continue. To talk this through, we get two differing
views. Ryan Hass was the director for China on the
National Security Council staff during the Obama administration. He is now a Brookings Institution fellow. And Derek Scissors has written extensively
about China's economy, and is a resident scholar at the American Enterprise Institute. Thank you very much to you both for joining
the "NewsHour." Ryan Hass, let me start with you. Many assumed last week that there would be
a deal between the two sides. Was this a breakdown we saw today? RYAN HASS, Brookings Institution: Well, it
appears to have been a breakdown from expectations. As you said a week ago, it looked promising
that there would be a deal. And then, over the weekend, President Trump
and members of his team indicated that the Chinese had backed away from commitments that
they thought they had already received from them. And, as a consequence, we now have another
step on the escalatory ladder of tariffs with China. So, my concern is that we have taken another
step down a dark tunnel with no end in sight. NICK SCHIFRIN: Derek Scissors, is this a step
down a dark tunnel with no end in sight? DEREK SCISSORS, American Enterprise Institute:
If you wanted the deal that was on the table, it is. I was not at all convinced the deal on the
table was going to work. In particular, I thought China's incentives
to keep its promises on intellectual property were unlikely — were low. And then the Chinese backed that up by saying,
we don't want to make the legal changes that even might lead us to keeping our word on
intellectual property. So it's certainly a step away from the deal. I don't think that's necessarily a step down
a dark tunnel. NICK SCHIFRIN: Meaning you don't think it's
necessarily a bad thing to step away from that deal? DEREK SCISSORS: That's right. It's going to be very difficult to get China
to change its policies on intellectual property, as well as others, such as subsidies to state-owned
enterprises. It shouldn't be an easy deal. It certainly shouldn't be a deal that the
president makes in a phone call with Xi Jinping. As some have implied, we're going to have
difficulties in the negotiation. This is all part of the — what the process
should look like. NICK SCHIFRIN: So, Ryan Hass, intellectual
property, as Derek Scissors just mentioned, subsidies for state-owned enterprises, forced
technology transfer, these are the things the U.S. is trying to get China to change. Can tariffs achieve that? RYAN HASS: Well, thus far, I think that we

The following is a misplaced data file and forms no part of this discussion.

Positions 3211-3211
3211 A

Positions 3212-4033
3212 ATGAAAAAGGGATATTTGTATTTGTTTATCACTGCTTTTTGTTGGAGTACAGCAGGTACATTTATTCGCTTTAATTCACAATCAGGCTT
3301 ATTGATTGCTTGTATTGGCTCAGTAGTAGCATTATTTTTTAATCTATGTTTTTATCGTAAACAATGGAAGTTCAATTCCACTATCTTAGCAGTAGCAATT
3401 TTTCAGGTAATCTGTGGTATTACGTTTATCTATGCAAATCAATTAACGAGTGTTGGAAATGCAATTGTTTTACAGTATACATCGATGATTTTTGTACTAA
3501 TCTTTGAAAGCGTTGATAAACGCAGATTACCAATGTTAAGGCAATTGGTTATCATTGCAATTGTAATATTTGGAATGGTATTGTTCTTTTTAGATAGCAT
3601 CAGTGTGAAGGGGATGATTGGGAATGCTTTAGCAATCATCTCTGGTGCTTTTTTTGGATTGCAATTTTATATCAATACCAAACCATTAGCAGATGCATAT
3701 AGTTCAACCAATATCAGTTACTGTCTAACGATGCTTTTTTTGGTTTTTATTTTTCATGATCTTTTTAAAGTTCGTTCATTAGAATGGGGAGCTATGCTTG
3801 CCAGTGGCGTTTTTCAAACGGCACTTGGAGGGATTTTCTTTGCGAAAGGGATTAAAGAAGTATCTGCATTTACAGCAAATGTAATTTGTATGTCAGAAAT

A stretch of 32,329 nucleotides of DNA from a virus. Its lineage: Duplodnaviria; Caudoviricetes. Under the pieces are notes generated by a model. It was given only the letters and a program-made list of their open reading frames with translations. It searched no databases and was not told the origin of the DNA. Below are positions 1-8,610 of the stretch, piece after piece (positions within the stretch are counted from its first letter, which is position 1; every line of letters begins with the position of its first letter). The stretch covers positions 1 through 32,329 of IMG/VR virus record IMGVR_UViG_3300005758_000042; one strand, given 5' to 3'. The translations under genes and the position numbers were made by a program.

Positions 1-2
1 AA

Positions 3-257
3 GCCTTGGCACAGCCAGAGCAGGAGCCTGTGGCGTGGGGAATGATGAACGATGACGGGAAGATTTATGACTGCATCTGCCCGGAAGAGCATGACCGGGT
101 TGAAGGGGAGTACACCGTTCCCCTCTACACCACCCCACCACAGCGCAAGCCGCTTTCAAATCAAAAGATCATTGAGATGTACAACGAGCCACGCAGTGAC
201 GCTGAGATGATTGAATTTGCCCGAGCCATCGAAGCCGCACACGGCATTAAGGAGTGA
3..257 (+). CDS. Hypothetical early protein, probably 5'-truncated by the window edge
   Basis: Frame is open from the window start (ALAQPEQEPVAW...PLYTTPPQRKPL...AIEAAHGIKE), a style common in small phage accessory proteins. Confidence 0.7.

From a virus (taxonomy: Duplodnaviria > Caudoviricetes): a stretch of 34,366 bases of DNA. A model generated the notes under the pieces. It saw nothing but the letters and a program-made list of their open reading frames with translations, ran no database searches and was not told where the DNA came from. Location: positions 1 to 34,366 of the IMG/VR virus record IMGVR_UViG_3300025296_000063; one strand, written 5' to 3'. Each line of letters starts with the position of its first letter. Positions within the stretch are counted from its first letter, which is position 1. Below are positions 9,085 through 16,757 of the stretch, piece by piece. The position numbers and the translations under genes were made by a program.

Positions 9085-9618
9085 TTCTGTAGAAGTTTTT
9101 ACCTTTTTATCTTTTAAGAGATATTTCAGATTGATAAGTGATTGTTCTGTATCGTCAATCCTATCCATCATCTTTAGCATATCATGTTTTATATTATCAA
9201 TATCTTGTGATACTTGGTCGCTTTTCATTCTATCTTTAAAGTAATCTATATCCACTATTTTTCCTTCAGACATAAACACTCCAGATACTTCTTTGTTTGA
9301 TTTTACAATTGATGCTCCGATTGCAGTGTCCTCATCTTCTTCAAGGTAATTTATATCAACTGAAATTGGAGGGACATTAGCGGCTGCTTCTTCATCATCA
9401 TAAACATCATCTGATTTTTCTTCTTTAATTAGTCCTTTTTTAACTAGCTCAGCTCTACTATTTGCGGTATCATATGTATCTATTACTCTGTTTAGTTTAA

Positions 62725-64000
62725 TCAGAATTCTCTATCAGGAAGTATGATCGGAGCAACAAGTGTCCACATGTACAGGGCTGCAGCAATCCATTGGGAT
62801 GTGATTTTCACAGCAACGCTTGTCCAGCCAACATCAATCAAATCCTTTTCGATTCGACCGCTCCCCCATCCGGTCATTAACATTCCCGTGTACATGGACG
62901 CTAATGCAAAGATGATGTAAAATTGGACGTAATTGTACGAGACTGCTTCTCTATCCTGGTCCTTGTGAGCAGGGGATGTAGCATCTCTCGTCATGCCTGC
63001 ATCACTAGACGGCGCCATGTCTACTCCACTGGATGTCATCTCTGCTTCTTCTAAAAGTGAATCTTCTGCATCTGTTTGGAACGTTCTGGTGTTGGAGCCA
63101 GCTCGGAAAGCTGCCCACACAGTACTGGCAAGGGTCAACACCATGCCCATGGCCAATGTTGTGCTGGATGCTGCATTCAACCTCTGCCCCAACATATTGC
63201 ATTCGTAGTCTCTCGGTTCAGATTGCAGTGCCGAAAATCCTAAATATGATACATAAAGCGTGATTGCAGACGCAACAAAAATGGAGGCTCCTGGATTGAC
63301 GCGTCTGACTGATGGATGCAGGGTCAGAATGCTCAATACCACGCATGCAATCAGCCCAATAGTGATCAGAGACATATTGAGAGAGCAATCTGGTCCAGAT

have overestimated our ability to muscle the Chinese into accepting our will, and underestimated
China's ability to punch us in places that hurt. And, as a result, American people are feeling
the pain. And so if the question is, are we going to
get absolute surrender from the Chinese, I'm very pessimistic that that's the case. If we can make progress where progress is
possible, I think we should do so. NICK SCHIFRIN: Derek Scissors, is that enough
progress, as Ryan Hass put it, rather than get the Chinese to surrender? DEREK SCISSORS: Well, first of all, I disagree
with both premises in Ryan's point. When he says the American people are feeling
the pain, farmers are feeling the pain. Aggregate U.S. economic growth is strong. Consumer prices are low. I don't see much pain caused by China tariffs. They may be caused by bad fiscal policy, but
not by our China policy. And then the second part, of course, it's
a false dichotomy to say the idea is, we have to accept the Chinese offer or they have to
surrender. As I said, this is going to be a long, difficult
process. We're not going to get everything we want. But the turn — to make a deal just so that
you can remove uncertainty for the stock market or the like would be a mistake that would
hurt the U.S. for years to come. NICK SCHIFRIN: Ryan Hass, short-term pain
OK for long-term gain? What do you think? RYAN HASS: Well, if there is long-term gain
that accompanies the short-term pain, then sure. But right now, all we're seeing is the pain,
without any accompanying gain. I think the American people were supportive
of President Trump shaking things up and trying a new approach to China. I think that there was merit to it. But they wanted to achieve a purpose, not
attack China on principle. And, right now, we are in this exculpatory
spiral, where neither side appears willing to take a step back from the brink. And I don't think that's a good place for